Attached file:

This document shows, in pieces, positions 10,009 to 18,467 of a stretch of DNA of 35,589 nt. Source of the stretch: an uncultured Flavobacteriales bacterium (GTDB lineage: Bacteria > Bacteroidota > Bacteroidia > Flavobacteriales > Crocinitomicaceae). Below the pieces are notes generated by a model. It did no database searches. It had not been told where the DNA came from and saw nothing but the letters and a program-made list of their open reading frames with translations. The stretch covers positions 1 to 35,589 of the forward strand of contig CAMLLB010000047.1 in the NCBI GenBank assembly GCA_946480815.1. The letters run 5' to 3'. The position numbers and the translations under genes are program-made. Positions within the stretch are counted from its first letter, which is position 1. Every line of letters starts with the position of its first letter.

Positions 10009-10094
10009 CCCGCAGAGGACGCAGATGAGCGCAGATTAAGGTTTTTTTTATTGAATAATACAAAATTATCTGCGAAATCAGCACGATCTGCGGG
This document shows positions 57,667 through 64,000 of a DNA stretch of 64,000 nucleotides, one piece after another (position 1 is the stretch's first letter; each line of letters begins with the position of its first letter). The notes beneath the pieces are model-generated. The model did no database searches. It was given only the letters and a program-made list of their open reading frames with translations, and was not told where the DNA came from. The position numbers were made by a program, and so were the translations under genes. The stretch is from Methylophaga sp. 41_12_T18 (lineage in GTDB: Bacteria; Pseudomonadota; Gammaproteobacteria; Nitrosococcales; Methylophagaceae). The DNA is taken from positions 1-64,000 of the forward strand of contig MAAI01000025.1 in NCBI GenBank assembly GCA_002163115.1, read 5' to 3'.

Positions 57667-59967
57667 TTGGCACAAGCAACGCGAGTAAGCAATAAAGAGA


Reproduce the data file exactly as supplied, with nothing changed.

This document shows, in pieces, positions 10,009 to 18,467 of a stretch of DNA of 35,589 nt. Source of the stretch: an uncultured Flavobacteriales bacterium (GTDB lineage: Bacteria > Bacteroidota > Bacteroidia > Flavobacteriales > Crocinitomicaceae). Below the pieces are notes generated by a model. It did no database searches. It had not been told where the DNA came from and saw nothing but the letters and a program-made list of their open reading frames with translations. The stretch covers positions 1 to 35,589 of the forward strand of contig CAMLLB010000047.1 in the NCBI GenBank assembly GCA_946480815.1. The letters run 5' to 3'. The position numbers and the translations under genes are program-made. Positions within the stretch are counted from its first letter, which is position 1. Every line of letters starts with the position of its first letter.

Positions 10009-10094
10009 CCCGCAGAGGACGCAGATGAGCGCAGATTAAGGTTTTTTTTATTGAATAATACAAAATTATCTGCGAAATCAGCACGATCTGCGGG
This document shows positions 57,667 through 64,000 of a DNA stretch of 64,000 nucleotides, one piece after another (position 1 is the stretch's first letter; each line of letters begins with the position of its first letter). The notes beneath the pieces are model-generated. The model did no database searches. It was given only the letters and a program-made list of their open reading frames with translations, and was not told where the DNA came from. The position numbers were made by a program, and so were the translations under genes. The stretch is from Methylophaga sp. 41_12_T18 (lineage in GTDB: Bacteria; Pseudomonadota; Gammaproteobacteria; Nitrosococcales; Methylophagaceae). The DNA is taken from positions 1-64,000 of the forward strand of contig MAAI01000025.1 in NCBI GenBank assembly GCA_002163115.1, read 5' to 3'.

Positions 57667-59967
57667 TTGGCACAAGCAACGCGAGTAAGCAATAAAGAGA